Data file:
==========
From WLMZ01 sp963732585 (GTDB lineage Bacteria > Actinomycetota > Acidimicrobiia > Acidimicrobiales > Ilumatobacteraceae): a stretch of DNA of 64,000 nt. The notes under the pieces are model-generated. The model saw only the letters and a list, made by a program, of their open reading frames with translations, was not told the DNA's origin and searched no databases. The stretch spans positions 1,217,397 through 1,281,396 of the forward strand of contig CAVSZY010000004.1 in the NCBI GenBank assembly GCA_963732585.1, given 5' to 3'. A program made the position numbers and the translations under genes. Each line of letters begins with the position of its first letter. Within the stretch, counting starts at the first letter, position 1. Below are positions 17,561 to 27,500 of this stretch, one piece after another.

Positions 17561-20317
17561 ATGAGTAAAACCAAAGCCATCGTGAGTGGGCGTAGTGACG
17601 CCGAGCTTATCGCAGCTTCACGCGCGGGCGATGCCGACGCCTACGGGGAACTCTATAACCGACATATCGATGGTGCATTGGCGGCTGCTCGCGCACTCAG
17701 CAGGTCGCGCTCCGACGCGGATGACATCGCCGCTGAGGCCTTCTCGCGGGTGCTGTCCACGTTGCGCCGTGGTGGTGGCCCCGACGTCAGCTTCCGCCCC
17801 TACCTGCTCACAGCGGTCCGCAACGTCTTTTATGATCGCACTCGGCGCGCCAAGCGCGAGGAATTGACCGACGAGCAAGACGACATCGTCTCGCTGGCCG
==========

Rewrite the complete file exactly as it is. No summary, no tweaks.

From WLMZ01 sp963732585 (GTDB lineage Bacteria > Actinomycetota > Acidimicrobiia > Acidimicrobiales > Ilumatobacteraceae): a stretch of DNA of 64,000 nt. The notes under the pieces are model-generated. The model saw only the letters and a list, made by a program, of their open reading frames with translations, was not told the DNA's origin and searched no databases. The stretch spans positions 1,217,397 through 1,281,396 of the forward strand of contig CAVSZY010000004.1 in the NCBI GenBank assembly GCA_963732585.1, given 5' to 3'. A program made the position numbers and the translations under genes. Each line of letters begins with the position of its first letter. Within the stretch, counting starts at the first letter, position 1. Below are positions 17,561 to 27,500 of this stretch, one piece after another.

Positions 17561-20317
17561 ATGAGTAAAACCAAAGCCATCGTGAGTGGGCGTAGTGACG
17601 CCGAGCTTATCGCAGCTTCACGCGCGGGCGATGCCGACGCCTACGGGGAACTCTATAACCGACATATCGATGGTGCATTGGCGGCTGCTCGCGCACTCAG
17701 CAGGTCGCGCTCCGACGCGGATGACATCGCCGCTGAGGCCTTCTCGCGGGTGCTGTCCACGTTGCGCCGTGGTGGTGGCCCCGACGTCAGCTTCCGCCCC
17801 TACCTGCTCACAGCGGTCCGCAACGTCTTTTATGATCGCACTCGGCGCGCCAAGCGCGAGGAATTGACCGACGAGCAAGACGACATCGTCTCGCTGGCCG